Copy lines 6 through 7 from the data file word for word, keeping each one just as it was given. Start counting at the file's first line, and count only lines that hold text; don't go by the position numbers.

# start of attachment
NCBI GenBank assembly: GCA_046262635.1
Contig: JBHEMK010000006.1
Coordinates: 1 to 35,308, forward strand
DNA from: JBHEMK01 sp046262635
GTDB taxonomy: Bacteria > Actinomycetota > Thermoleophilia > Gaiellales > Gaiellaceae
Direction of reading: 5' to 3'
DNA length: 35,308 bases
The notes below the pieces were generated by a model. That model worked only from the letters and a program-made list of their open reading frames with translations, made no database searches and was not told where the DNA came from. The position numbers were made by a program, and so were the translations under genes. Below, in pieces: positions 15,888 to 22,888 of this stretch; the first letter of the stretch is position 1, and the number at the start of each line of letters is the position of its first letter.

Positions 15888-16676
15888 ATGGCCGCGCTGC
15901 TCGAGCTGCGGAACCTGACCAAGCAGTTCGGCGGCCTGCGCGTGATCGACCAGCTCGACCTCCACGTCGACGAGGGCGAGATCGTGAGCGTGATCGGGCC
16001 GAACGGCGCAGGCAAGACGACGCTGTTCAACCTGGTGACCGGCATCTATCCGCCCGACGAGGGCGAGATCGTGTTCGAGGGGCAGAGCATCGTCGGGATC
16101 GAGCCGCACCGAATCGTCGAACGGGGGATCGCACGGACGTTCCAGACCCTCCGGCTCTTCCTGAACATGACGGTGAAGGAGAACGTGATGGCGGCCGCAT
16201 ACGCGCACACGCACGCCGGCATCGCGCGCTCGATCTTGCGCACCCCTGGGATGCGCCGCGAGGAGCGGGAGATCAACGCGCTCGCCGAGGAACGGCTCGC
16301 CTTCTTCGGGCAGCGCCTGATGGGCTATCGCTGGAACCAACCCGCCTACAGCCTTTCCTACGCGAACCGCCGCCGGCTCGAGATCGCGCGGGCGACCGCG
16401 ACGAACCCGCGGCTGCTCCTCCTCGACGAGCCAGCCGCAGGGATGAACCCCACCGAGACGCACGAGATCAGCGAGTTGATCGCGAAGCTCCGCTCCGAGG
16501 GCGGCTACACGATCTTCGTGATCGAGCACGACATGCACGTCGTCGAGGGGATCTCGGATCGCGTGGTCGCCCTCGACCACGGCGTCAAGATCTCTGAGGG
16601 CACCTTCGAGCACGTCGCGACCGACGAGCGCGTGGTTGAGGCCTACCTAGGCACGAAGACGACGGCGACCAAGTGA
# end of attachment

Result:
Direction of reading: 5' to 3'
DNA length: 35,308 bases